Ian Parry's Personal Page


Professor of Astronomical Optics
University of Cambridge
Institute of Astronomy

Unfolding Space Telescopes for Astronomy and Earth Observations
I am the Principal Investigator (PI) for a research program to develop unfolding, self-aligning space telescopes.
    The power of space telescopes for astronomy has long been recognised.  The Earth's atmosphere blurs the images, blocks out many wavelengths and adds a bright background glow. This is why space telescopes are much more powerful than ground-based telescopes . Yet in the mainstream wavelength range of 0.3 to 5.0 microns there has only been one general purpose space observatory (the Hubble Space Telescope) and a handful of specialised, smaller telescopes. Furthermore, in the next 15 years there will only be two general purpose successors to Hubble - the James Webb Space Telescope and the Nancy Grace Roman Space Telescope. A major reason for this is the cost of putting a large telescope in space.

    I am working on techniques to reduce costs by making telescopes small and light-weight in their launch configuration but large (and therefore powerful) once in orbit. This will make 2 - 4m class telescopes far more affordable and enable huge telescopes in the 10 - 30m class to be possible.

    For Earth Observation (EO) there are already hundreds of telescopes in orbit looking down at the ground, although most of these are relatively small. For EO, unfolding telescopes offer significant cost reductions enabling affordable high definition imaging and on-demand imaging. An important application for EO is to help tackle climate change. 28% of total global CO2 emissions come from energy use associated with heating or cooling buildings. Thermal infra-red (TIR) telescopes can be used to identify bad practice and drive remedial action.This will ensure that carbon emission commitments are adhered to and net-zero emissions are ultimately achieved. I am working with University colleagues in Cambridge-Zero on how satellite data can actually be used to do this.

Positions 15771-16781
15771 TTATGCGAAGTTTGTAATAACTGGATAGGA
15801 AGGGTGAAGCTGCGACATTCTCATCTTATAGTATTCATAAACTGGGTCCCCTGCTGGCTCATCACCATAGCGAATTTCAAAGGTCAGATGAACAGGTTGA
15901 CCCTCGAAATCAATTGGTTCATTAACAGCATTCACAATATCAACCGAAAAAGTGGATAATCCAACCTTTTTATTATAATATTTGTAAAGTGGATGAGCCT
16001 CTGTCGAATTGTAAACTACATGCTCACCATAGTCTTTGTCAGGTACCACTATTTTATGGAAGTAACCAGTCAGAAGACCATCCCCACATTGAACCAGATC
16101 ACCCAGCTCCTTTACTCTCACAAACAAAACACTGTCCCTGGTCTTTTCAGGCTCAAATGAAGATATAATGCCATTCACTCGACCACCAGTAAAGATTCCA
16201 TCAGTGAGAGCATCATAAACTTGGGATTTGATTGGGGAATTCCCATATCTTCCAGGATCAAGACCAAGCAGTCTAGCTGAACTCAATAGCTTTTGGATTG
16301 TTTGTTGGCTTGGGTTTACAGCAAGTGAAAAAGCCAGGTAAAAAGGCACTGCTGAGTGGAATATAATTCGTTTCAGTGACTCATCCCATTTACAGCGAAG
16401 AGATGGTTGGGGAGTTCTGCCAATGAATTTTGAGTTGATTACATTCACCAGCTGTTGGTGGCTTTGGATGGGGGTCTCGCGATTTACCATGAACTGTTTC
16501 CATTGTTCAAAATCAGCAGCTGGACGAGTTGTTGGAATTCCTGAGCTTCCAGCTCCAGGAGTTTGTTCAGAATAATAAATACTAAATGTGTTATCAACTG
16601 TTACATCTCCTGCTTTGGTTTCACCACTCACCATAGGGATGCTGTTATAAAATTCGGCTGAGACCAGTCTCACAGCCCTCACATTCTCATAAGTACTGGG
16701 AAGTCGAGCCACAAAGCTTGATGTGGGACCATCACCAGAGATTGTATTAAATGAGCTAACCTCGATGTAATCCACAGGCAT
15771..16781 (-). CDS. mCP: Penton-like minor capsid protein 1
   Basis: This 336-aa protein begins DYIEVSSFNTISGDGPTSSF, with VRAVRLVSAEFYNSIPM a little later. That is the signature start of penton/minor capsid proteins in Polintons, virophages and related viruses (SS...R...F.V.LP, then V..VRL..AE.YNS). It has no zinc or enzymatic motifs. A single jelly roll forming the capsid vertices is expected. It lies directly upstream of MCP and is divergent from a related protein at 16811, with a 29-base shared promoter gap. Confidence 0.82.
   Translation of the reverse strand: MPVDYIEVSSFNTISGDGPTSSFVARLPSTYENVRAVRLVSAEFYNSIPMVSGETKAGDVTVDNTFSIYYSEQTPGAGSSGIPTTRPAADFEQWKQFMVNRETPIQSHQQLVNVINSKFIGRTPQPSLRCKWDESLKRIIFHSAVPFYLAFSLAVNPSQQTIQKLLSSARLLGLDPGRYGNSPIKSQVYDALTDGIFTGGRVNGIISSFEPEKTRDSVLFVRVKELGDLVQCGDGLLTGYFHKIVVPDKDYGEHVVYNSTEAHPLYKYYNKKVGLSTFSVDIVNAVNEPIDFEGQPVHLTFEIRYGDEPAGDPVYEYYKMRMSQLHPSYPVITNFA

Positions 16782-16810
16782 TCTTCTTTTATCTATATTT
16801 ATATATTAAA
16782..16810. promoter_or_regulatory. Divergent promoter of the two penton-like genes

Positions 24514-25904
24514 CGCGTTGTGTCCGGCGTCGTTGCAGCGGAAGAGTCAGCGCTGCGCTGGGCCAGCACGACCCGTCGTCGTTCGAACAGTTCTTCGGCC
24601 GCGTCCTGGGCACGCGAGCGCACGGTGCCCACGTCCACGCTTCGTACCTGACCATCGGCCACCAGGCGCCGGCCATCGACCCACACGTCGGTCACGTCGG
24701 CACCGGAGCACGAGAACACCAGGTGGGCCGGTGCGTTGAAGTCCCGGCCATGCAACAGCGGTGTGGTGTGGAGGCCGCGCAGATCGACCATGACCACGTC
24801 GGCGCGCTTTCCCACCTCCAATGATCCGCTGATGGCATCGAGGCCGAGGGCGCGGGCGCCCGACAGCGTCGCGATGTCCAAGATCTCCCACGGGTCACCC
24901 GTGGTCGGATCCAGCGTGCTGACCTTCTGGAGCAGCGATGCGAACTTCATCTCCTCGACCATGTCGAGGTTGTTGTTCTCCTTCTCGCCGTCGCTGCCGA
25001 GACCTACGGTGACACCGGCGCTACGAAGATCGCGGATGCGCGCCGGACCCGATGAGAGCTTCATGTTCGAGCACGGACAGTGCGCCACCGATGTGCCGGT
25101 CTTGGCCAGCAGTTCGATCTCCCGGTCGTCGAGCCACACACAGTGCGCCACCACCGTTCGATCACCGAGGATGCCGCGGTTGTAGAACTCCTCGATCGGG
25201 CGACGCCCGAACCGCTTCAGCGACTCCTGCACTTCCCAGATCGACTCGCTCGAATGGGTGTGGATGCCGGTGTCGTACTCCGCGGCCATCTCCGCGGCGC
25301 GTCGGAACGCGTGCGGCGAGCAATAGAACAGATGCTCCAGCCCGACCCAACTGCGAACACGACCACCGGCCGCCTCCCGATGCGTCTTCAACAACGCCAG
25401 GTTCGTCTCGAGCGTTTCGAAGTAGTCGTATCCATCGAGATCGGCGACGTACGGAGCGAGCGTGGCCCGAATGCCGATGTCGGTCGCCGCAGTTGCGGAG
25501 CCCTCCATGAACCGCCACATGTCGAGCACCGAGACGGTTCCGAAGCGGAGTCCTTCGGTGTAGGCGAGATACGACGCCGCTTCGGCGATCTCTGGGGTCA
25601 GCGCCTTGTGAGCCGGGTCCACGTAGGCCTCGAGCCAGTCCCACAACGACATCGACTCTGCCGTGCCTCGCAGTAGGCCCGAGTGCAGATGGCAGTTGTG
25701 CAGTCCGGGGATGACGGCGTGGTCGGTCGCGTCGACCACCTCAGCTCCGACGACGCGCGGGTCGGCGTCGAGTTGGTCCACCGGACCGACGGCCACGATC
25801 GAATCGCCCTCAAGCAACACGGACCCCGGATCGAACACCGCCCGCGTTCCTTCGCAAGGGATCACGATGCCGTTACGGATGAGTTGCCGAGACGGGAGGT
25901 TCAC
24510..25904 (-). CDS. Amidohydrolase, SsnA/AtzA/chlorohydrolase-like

The idea of unfolding space telescopes is not new and there are significant technical challenges. Firstly, we need an innovative and reliable unfolding scheme. Secondly, we need to put the deployed optics in to precise alignment and then continuously maintain that alignment. These require a very precise metrology system, a set of high accuracy actuators and a sophisticated control system.

    My research program started in 2017 and has so far received ~£1.7 million in grant funding, mostly from STFC and UKSA. The main project stages are:

    • Lab prototypes to demonstrate the deployment, metrology and control systems.
    • Build and test a flight-ready unfolding CubeSat compatible space telescope.
    • Launch and operate a CubeSat in-orbit technology demonstrator.
My collaborators at the Institute of Astronomy are George Hawker and Marco Gomez-Jenkins.



           Last updated on Oct 21st 2021.